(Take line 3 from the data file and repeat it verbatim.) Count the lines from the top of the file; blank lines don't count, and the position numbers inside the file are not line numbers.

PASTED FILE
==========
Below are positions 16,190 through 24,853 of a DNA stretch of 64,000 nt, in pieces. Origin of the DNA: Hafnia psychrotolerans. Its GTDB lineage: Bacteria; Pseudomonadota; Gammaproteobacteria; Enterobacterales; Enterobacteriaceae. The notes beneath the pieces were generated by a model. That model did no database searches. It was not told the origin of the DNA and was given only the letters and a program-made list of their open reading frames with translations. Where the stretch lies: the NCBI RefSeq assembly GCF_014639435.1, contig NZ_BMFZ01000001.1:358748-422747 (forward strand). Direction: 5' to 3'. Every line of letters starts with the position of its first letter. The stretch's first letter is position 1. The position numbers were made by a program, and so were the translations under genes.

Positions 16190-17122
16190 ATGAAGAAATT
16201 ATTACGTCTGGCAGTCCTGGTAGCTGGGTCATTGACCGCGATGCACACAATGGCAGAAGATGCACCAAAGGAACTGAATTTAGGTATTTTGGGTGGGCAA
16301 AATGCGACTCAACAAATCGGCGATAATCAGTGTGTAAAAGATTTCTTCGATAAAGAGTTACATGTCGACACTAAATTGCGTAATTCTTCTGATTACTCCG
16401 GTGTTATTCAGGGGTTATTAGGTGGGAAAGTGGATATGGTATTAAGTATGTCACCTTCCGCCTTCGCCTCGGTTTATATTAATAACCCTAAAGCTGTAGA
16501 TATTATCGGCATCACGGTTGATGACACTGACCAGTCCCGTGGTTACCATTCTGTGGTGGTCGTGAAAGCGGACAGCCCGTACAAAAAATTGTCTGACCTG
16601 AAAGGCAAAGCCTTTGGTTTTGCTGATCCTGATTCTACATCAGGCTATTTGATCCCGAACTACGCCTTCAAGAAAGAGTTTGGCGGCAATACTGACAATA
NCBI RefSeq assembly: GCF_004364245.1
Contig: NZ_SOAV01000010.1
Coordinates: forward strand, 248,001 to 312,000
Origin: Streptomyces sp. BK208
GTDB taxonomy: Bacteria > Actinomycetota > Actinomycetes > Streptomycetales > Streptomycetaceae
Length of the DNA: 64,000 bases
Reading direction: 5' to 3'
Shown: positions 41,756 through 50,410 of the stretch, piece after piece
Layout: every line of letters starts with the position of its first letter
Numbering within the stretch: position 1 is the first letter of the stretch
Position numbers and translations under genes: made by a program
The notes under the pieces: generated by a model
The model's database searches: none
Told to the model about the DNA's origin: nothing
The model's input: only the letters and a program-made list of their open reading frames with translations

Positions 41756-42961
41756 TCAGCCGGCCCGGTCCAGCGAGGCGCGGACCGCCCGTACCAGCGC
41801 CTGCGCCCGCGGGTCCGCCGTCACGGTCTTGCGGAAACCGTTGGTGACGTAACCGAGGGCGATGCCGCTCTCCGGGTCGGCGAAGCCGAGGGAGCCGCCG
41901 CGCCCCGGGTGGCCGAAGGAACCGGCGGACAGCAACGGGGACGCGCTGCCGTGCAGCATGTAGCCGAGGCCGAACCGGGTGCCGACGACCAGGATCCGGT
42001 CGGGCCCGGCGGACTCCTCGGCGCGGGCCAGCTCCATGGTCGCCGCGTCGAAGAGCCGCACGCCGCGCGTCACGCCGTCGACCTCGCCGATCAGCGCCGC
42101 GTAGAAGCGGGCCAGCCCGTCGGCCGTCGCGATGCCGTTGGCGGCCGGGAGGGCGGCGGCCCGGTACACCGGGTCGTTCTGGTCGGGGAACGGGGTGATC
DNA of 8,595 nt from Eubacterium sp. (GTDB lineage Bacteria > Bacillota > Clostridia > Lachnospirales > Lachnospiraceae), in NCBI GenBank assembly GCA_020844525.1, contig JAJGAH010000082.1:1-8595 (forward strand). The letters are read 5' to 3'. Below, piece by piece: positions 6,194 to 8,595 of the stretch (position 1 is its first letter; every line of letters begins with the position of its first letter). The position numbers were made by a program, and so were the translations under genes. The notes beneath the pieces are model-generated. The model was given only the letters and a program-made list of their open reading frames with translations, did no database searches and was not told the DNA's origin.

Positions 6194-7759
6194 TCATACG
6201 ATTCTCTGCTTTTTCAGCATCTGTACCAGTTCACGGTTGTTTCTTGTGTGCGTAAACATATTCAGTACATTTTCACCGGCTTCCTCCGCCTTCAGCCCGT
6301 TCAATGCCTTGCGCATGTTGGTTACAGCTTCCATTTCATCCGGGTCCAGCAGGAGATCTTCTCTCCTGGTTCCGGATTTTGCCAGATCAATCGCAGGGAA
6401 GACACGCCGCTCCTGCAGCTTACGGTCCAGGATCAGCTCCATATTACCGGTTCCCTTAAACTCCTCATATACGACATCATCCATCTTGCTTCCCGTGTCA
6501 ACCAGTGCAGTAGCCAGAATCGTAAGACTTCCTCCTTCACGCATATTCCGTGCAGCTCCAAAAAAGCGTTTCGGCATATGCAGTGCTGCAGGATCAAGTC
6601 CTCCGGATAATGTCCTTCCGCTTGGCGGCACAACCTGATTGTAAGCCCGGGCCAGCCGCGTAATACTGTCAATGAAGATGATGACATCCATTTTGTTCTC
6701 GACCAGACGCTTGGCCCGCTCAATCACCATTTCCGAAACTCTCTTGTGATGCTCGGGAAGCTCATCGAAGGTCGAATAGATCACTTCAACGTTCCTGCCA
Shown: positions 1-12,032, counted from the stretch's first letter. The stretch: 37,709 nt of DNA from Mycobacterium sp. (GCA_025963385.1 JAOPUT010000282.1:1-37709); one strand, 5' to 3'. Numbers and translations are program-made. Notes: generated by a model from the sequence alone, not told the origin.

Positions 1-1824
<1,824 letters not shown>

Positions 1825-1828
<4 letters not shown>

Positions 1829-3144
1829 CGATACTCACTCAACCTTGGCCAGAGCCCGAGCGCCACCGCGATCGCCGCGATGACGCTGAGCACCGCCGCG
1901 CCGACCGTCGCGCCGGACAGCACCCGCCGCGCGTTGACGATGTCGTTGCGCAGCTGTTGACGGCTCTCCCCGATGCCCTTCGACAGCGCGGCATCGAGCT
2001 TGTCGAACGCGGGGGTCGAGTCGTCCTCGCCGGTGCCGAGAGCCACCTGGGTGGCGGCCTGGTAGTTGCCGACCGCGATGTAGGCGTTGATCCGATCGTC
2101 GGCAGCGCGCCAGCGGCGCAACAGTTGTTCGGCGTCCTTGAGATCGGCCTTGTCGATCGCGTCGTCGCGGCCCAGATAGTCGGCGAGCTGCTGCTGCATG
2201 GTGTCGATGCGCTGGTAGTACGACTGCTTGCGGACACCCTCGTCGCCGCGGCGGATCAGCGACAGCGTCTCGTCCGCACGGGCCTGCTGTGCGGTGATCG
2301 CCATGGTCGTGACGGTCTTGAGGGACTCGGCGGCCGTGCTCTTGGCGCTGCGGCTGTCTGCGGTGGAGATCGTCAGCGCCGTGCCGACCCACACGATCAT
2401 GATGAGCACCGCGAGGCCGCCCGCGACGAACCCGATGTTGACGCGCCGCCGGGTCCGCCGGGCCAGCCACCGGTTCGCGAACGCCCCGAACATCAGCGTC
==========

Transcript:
16190 ATGAAGAAATT